Shortly afterward, the company confirmed the news, saying that it had “filed voluntary petitions for reorganization under Chapter 11 of the U.S. Bankruptcy Code in the United States Bankruptcy Court for the Southern District of New York.” The state is home to several of the company’s executives.
Celsius said it would “continue to operate,” noting it has “$167 million in cash on hand, which will provide ample liquidity to support certain operations during the restructuring process” but said that it “was not requesting authority to allow customer withdrawals at this time. Customer claims will be addressed through the Chapter 11 process,” it added.
The move jettisons hopes that a large number of depositors will be made whole — most retail investors are considered unsecured creditors in a bankruptcy and thus at low priority to be repaid.
Celsius is believed to have more than 500,000 depositors. Among its unsecured creditors, it said in its petition, were an investment firm based in the Cayman Islands, to which it owes nearly $300 million, a digital marketing firm owed more than $13 million, and a digital trading firm to which it owes $12.7 million.
An email sent to the company’s press account requesting comment was not returned Wednesday night, but a separate request to the company’s public relations agency, C Street Advisory Group, brought a “no comment” response.
For several years, Celsius was a crypto golden child under co-founder Alex Mashinsky, offering more than 20 percent yields under what he and other executives said was a disruptive plan that avoided the fees and greed of traditional banks. The company elicited some skepticism, with doubters asking how it was able to manage such high returns without taking untenable risks. But it also generated many fans, and depositors poured in.
The company froze deposits on June 12, saying, “Due to extreme market conditions, today we are announcing that Celsius is pausing all withdrawals.” The “market conditions” alluded to falling cryptocurrency values as well as the crash of Terra, a company with a stablecoin and token that had swiftly lost nearly all its value over just a several-day span in May.
But Celsius also said that it was “taking this action today to put Celsius in a better position to honor, over time, its withdrawal obligations.”
A week later, the company posted updates on its site intimating that an unfreezing and resumption of business was possible. “We want our community to know that our objective continues to be stabilizing our liquidity and operations. This process will take time,” it wrote on June 19.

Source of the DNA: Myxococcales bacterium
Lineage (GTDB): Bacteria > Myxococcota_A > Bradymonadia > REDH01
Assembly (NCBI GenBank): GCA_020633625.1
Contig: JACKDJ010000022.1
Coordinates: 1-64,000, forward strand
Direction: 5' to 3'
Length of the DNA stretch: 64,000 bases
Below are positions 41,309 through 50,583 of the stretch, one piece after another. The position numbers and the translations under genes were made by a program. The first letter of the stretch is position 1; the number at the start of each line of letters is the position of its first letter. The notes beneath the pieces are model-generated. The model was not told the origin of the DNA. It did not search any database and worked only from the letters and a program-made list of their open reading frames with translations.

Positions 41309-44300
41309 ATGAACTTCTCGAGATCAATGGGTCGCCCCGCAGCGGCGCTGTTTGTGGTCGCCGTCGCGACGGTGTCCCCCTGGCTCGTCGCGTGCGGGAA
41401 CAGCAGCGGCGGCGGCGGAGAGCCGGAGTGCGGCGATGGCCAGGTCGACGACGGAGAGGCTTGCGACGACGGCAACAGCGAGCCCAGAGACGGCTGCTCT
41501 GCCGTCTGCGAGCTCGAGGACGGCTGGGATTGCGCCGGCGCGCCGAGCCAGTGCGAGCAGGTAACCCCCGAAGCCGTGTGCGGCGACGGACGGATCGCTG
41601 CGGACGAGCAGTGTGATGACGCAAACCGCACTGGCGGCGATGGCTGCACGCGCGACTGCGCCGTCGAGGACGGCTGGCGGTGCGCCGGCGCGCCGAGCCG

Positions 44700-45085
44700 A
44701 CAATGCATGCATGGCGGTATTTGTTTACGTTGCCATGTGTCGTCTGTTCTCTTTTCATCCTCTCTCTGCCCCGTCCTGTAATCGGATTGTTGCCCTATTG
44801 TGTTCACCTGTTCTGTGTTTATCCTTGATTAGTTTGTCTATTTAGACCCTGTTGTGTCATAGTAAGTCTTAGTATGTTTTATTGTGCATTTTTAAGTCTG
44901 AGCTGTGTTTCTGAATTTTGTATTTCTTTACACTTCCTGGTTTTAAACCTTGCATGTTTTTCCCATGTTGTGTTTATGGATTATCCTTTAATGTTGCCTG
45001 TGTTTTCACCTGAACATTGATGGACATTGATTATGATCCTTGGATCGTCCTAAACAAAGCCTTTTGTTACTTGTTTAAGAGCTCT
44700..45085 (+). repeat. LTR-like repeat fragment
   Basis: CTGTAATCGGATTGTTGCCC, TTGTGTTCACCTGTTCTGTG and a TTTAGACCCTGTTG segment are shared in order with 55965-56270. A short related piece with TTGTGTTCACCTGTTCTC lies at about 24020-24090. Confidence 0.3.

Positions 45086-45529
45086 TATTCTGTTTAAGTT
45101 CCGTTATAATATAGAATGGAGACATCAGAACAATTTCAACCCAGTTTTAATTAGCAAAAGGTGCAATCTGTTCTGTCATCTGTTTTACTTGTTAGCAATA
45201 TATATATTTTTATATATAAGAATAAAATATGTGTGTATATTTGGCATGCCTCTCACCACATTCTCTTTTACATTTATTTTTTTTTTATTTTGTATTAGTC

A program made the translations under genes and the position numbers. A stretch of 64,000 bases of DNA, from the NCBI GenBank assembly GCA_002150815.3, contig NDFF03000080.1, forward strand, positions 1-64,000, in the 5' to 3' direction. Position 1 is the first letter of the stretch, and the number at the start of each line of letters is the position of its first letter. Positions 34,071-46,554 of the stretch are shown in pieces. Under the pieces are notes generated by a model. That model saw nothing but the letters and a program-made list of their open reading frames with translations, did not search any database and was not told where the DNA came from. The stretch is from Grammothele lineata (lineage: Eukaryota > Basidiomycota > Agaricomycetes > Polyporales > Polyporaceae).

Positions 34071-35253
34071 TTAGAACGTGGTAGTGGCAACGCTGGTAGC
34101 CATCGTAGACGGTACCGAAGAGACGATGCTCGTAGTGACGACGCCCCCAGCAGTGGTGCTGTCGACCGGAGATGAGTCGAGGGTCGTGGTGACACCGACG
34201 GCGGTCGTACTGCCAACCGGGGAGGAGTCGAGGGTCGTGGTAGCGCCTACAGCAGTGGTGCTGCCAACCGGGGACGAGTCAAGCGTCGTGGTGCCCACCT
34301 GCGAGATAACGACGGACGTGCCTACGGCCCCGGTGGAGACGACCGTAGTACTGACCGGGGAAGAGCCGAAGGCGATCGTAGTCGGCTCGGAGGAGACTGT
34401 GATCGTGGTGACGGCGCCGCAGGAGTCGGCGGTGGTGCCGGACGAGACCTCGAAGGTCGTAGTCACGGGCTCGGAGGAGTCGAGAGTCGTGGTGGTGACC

Many of the depositors had hoped that a white knight could help Celsius get on surer footing. “At the moment I still believe Alex and the team at Celsius are figuring out ways to allow withdrawals at a certain point in time,” said one depositor named Alan who spoke to The Washington Post last month.
He and others held on to hope as FTX chief Sam Bankman-Fried poured money and credit into other embattled crypto lenders.
But as the weeks wore on, a bailout and unfreezing appeared less likely. Skeptics redoubled their criticism of Celsius, including its decision to tie up a lot of its money in a potentially profitable but illiquid plan called “staking” currency as well as investment in a platform called BadgerDao that had suffered a major hack. They also noted the interdependency of the crypto world, with many borrowing from and lending to one another, increasing exposure in a crash.
Last week, Jason Stone, a decentralized-finance player who had been among those managing deposits for Celsius, sued the company, saying that Celsius not only took undue risks but also manipulated markets. The suit alleged that executives “were, in fact, operating a Ponzi-scheme.”
Several days ago, Celsius replaced its legal team with an eye toward a bankruptcy filing.
Mashinsky maintained Wednesday that the outlook for Celsius was bright. “I am confident that when we look back at the history of Celsius, we will see this as a defining moment, where acting with resolve and confidence served the community and strengthened the future of the company,” he said in the statement.
The company has repaid several hundred millions of dollars in loans to its own lenders in the past two weeks amid its bid to avoid bankruptcy, but it has not made that gesture to its depositors.
In its statement, it also quoted members of “the special committee of the board of directors” saying that the freeze was necessary to level the playing field.
“Without a pause, the acceleration of withdrawals would have allowed certain customers — those who were first to act — to be paid in full while leaving others behind to wait for Celsius to harvest value from illiquid or longer-term asset deployment activities.”
State regulators in Texas, Alabama, New Jersey and elsewhere have been working with Celsius lawyers over the past month while investigating the company’s practices. Rotunda said in a message to The Post on Wednesday night that “we will continue to work with attorneys for Celsius Network and we will welcome their cooperation in developing a solution for investors.”
But he added that “our investigation does not begin and end in negotiating with counsel” and that regulators would use “their investigative authority to independently develop evidence and other information relevant to the depository account scheme.”
He said his view of Celsius has not changed since it came across his and other regulators’ radars last year, prompting several states to issue cease-and-desist letters.
“I stand by our public allegations — that Celsius Network illegally offered the depository accounts and did not disclose important, material information such its assets and liabilities and the risks associated with the scheme,” he said.